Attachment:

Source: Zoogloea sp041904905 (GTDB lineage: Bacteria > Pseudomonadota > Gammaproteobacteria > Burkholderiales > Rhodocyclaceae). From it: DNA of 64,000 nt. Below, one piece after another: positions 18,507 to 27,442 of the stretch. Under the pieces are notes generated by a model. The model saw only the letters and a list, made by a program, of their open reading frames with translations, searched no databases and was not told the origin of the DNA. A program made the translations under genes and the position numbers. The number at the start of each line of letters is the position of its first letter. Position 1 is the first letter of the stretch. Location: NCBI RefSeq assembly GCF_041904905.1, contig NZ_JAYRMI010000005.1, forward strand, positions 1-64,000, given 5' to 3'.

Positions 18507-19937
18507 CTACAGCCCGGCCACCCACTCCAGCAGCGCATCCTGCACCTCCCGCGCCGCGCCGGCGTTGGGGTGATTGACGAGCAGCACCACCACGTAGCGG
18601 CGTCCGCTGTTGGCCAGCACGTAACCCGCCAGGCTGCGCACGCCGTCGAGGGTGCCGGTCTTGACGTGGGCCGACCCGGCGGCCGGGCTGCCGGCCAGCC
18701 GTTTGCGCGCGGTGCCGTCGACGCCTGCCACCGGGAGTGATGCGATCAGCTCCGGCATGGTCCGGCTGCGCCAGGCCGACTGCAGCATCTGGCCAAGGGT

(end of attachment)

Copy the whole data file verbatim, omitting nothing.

Source: Zoogloea sp041904905 (GTDB lineage: Bacteria > Pseudomonadota > Gammaproteobacteria > Burkholderiales > Rhodocyclaceae). From it: DNA of 64,000 nt. Below, one piece after another: positions 18,507 to 27,442 of the stretch. Under the pieces are notes generated by a model. The model saw only the letters and a list, made by a program, of their open reading frames with translations, searched no databases and was not told the origin of the DNA. A program made the translations under genes and the position numbers. The number at the start of each line of letters is the position of its first letter. Position 1 is the first letter of the stretch. Location: NCBI RefSeq assembly GCF_041904905.1, contig NZ_JAYRMI010000005.1, forward strand, positions 1-64,000, given 5' to 3'.

Positions 18507-19937
18507 CTACAGCCCGGCCACCCACTCCAGCAGCGCATCCTGCACCTCCCGCGCCGCGCCGGCGTTGGGGTGATTGACGAGCAGCACCACCACGTAGCGG
18601 CGTCCGCTGTTGGCCAGCACGTAACCCGCCAGGCTGCGCACGCCGTCGAGGGTGCCGGTCTTGACGTGGGCCGACCCGGCGGCCGGGCTGCCGGCCAGCC
18701 GTTTGCGCGCGGTGCCGTCGACGCCTGCCACCGGGAGTGATGCGATCAGCTCCGGCATGGTCCGGCTGCGCCAGGCCGACTGCAGCATCTGGCCAAGGGT